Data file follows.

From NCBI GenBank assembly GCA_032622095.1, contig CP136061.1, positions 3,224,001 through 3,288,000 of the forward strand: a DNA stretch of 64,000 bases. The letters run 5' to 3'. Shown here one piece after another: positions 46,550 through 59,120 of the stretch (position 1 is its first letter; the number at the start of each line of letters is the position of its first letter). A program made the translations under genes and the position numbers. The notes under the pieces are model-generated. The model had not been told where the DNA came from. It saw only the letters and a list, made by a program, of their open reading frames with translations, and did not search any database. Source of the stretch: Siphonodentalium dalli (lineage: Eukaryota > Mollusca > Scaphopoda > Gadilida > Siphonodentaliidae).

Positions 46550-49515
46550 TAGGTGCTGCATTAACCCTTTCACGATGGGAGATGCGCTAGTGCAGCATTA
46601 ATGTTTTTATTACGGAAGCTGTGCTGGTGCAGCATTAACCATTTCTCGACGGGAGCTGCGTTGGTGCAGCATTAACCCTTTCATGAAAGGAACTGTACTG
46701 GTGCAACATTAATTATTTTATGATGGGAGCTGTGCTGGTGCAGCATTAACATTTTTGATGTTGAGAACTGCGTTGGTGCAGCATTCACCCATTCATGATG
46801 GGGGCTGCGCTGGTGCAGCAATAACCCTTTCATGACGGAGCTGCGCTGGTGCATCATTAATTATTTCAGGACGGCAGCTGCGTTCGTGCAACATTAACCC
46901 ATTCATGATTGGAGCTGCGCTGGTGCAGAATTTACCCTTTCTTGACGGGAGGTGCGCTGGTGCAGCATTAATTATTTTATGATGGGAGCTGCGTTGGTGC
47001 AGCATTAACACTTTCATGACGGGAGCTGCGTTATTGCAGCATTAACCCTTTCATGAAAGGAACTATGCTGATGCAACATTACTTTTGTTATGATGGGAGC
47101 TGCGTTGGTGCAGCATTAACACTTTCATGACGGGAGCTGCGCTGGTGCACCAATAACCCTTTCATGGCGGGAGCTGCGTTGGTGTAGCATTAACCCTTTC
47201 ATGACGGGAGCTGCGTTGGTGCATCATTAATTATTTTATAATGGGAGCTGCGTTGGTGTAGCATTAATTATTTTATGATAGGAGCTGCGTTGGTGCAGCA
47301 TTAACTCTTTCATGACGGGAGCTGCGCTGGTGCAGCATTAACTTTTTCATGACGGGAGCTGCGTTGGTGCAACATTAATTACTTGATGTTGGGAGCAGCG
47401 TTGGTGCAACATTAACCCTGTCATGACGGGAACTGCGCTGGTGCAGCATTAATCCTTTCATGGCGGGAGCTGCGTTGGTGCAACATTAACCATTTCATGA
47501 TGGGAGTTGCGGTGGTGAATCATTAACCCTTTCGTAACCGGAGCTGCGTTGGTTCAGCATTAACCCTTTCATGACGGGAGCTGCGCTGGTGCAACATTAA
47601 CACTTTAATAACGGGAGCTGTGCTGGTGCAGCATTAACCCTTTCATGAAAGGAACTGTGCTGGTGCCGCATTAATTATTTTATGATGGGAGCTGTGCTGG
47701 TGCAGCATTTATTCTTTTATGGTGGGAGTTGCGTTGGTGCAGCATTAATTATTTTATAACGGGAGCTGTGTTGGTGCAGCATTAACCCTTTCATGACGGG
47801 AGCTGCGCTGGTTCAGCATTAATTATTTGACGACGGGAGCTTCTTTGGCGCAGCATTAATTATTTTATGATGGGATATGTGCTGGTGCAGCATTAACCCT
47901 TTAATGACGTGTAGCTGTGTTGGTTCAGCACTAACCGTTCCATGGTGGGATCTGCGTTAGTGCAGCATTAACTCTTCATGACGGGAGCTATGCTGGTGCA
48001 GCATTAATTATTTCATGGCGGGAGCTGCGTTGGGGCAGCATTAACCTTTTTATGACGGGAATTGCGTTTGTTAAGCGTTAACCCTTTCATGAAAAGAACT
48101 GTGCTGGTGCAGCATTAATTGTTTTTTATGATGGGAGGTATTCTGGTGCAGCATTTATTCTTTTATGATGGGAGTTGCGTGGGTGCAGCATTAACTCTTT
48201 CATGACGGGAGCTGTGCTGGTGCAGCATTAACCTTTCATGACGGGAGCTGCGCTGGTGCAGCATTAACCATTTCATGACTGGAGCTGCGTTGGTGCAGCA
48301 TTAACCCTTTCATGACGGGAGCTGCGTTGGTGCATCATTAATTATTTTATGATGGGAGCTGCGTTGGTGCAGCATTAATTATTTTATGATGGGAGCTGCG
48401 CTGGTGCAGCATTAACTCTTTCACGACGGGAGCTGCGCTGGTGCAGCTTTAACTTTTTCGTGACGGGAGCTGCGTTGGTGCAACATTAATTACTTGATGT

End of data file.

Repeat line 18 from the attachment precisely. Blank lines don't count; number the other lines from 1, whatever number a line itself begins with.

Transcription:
48001 GCATTAATTATTTCATGGCGGGAGCTGCGTTGGGGCAGCATTAACCTTTTTATGACGGGAATTGCGTTTGTTAAGCGTTAACCCTTTCATGAAAAGAACT